Paul Craig Roberts wrote the Kemp-Roth bill and was Assistant Secretary of the Treasury in the Reagan administration. He was Associate Editor of the Wall Street Journal editorial page and Contributing Editor of National Review. He is author or coauthor of eight books, including The Supply-Side Revolution (Harvard University Press). He has held numerous academic appointments, including the William E. Simon Chair in Political Economy, Center for Strategic and International Studies, Georgetown University and Senior Research Fellow, Hoover Institution, Stanford University. He has contributed to numerous scholarly journals and testified before Congress on 30 occasions. He has been awarded the U.S. Treasury’s Meritorious Service Award and the French Legion of Honor. He was a reviewer for the Journal of Political Economy under editor Robert Mundell. He is the co-author of The Tyranny of Good Intentions. He is also coauthor with Karen Araujo of Chile: Dos Visiones – La Era Allende-Pinochet (Santiago: Universidad Andres Bello, 2000).
Surge doesn’t equal success
By Michael Kinsley
If things are so much better in Iraq, why are we just back where we started?
Why was President Bush’s decision a year ago to send another 30,000 troops to Iraq called the surge? I don’t know who invented this label, but the word “surge” evokes images of the sea: a wave that sweeps in, and then sweeps back out again. The second part was crucial.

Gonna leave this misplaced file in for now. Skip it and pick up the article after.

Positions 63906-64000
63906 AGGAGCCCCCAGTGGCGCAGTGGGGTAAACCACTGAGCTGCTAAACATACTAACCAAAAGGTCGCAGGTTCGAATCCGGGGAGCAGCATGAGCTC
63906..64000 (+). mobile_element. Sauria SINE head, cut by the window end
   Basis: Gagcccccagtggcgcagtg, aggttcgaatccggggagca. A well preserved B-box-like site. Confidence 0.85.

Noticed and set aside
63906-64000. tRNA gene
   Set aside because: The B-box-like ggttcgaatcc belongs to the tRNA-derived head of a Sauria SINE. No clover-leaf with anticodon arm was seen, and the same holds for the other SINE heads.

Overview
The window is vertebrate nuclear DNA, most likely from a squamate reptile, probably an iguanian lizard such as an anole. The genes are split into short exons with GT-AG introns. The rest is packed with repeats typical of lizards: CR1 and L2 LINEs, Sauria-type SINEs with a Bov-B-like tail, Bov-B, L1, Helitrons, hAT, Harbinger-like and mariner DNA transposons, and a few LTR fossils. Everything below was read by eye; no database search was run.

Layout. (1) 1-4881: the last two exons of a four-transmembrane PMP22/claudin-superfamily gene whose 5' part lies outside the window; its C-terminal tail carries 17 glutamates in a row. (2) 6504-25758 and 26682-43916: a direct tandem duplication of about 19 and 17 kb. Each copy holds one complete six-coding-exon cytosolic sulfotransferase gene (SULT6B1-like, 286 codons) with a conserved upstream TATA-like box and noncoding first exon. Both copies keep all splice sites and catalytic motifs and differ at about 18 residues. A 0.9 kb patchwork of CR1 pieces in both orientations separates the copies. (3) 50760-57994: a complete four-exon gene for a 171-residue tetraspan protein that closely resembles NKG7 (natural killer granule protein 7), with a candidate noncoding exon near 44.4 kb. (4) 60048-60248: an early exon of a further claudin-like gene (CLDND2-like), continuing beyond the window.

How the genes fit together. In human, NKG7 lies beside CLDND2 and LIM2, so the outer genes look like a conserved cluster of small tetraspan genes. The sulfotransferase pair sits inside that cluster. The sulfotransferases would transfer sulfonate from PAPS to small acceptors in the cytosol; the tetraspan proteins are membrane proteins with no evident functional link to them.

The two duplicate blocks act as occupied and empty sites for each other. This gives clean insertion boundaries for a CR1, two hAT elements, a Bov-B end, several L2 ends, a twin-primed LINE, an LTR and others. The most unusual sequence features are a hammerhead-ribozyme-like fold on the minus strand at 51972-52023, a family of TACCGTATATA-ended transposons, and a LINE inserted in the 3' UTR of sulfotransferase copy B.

What made the surge different from your ordinary troop deployment was that it was temporary. In fact, the surge was presented as part of a larger plan for troop withdrawal. It was also, implicitly, part of a deal between Bush and the majority of the people in this country who want out of Iraq. The deal was: Just let me have a few more soldiers to get Baghdad under control, and then everybody, or almost everybody, can pack up and come home.
In other words: You have to increase the troops in order to reduce them. This is so perverse on its face that it begins to sound Zen-like and brilliant, like something out of Sun Tzu’s “The Art of War.” And in Army Gen. David H. Petraeus, the U.S. commander in Iraq, the administration conjured up its own Sun Tzu, a brilliant military strategist.
Complete article at:
Michael Kinsley, a contributing editor to Opinion, is The Times’ former editorial page editor. He is also former editor of the New Republic, Slate and Harper’s.
Iraq and the Recession
As long as we keep pouring money down the drain in Iraq, we won’t have the money we need to solve our economic woes. Can you take a moment to write a letter to the editor of your local paper about how much we’re spending in Iraq, while things go south here at home?
Good News: House Democrats Standing Up to President Bush
Last week, the House of Representatives took two strong stands for the rule of law: They voted to hold two Bush administration officials in contempt of Congress for refusing to comply with subpoenas as part of an investigation into the US Attorneys scandal. They also refused to consider a flawed wiretapping bill that would have let phone companies off the hook for helping the president illegally spy on innocent Americans.
Dear MoveOn member,
As of today, we’ve spent over $495 billion in Iraq.1 With the economy in the tank, think about what that money could do here at home: Cover millions of kids who don’t have insurance, or help folks who’re losing their jobs and homes.
Instead, it’s supporting a failed occupation in Iraq.
More and more Americans are making the connection between the billions we’ve spent over there and the crumbling economy here at home. In fact, a new AP poll shows that most Americans think ending the war is the best way to help the economy.2 But pundits still talk about the war and the economy as two unrelated things.